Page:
I have already already declared that Nick Night is one of my favorite photographers here, but it was only a brief mention. It might have sounded like those people who "love" every shoe they ever saw and have a million "favorite" sweaters. I am very selective and Nick Night, like the Harry Clarke post before this one, is one of the artists (photographers) I keep coming back to, and have been for years. Anyway, here is a video about the paintings/photos. This is what Lauren of honestlywtf had to say about it.
Skilled artist and photographer Nick Knight has recently launched a body of work in London, which took him nearly 10 years to develop. Taking large scale floral photography, inspired by 16th century still life paintings, Nick exposes the prints to heat and water during the printing process which results in the most unique and breathtaking hybrid of photography and painting.
Immediately, I was reminded of Valerie Hegarty and her melting George Washington, and destroyed still lifes (not melting exactly). The themes are the same; capturing a moment in time, being inspired by antique paintings and subverting them, questioning the validity of a medium and the validity of the things it captures. The difference is that these are a hybrid between photographs and painting.
This element adds another layer of questions. What is the difference between painting and photography? Where is the line? When? These things have been on my mind so the news (yes, I'm always late) that Nick Night must be thinking about these questions also, makes me wonder if something, subliminally in his other photographs might have inspired me to think about these thing too, or perhaps his work appealed to me because traces of the things I thought about manifested themselves in his work all along, in abstract and subtle ways. Artist always show more than they intend. Since these have been so long in the making, I wouldn't be surprised if the underlying thoughts did show up in random photo shoots he did in the last few years.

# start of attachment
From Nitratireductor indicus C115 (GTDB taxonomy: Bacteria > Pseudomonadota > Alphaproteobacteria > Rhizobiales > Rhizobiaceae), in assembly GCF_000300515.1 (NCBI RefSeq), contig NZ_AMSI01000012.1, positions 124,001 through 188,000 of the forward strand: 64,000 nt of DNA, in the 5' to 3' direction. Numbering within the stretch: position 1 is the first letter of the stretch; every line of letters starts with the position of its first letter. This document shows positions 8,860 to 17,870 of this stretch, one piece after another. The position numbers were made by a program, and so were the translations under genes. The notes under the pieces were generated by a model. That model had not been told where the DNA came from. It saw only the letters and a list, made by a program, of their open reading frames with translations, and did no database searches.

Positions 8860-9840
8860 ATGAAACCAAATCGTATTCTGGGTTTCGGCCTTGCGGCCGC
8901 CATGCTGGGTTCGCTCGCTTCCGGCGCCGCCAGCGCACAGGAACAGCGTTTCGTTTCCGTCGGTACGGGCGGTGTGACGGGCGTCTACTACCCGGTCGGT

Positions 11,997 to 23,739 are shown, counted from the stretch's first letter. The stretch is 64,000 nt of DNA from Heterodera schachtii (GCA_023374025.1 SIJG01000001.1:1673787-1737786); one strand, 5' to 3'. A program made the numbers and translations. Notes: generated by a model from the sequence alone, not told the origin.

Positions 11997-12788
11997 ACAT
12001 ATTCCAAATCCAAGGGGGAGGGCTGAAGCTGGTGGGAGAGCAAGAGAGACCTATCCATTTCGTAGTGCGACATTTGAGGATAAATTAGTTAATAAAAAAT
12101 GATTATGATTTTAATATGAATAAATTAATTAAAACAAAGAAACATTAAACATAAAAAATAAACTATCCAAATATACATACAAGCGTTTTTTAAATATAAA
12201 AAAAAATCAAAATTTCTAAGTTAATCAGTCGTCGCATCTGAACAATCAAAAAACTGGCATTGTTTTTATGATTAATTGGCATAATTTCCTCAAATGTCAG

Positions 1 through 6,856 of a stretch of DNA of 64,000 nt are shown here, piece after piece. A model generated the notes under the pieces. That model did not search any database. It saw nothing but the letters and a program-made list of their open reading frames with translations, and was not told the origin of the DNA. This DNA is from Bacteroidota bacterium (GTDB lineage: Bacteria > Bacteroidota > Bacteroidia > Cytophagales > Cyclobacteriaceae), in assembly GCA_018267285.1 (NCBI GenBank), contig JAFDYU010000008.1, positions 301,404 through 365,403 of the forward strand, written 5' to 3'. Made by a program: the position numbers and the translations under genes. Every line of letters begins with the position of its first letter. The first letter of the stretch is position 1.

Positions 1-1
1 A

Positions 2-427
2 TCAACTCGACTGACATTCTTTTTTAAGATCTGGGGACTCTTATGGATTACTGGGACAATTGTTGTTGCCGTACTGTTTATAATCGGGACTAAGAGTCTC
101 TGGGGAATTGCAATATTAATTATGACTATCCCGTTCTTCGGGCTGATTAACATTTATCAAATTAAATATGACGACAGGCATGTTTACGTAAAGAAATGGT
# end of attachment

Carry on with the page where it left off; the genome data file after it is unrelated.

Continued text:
It also goes back to the melting clocks in the The Persistence of Memory by Dali. A flower represents time and the life cycle in a very primeval way. A bud is birth, bloom is youth and life, and a withering flower is death. Flowers are generally circular, with a center and sometimes, arrow like stamen. In Momo by Michael Ende, time itself is represented by "hour-lilies". Anyway, flowers are not commonly acknowledged as symbols of time, the persistence or the unreality of it.
I am going to play oracle: these photographs will inspire the "hottest prints" of either summer or next spring. Melting floral might be the next big thing once the symmetrical floral print thing goes out.
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The exhibition was not limited to melting still lifes but also to some photographs of plants from the Natural History Museum in London. Although they are full of color they still remind be of Karl Blossfeldt whom I have mentioned before but have yet to post specifically about. In case you are not familiar, his photographs of flora were meant to reveal the amazing architecture of plants. If you follow this blog, you will recognize that this leads us full circle.
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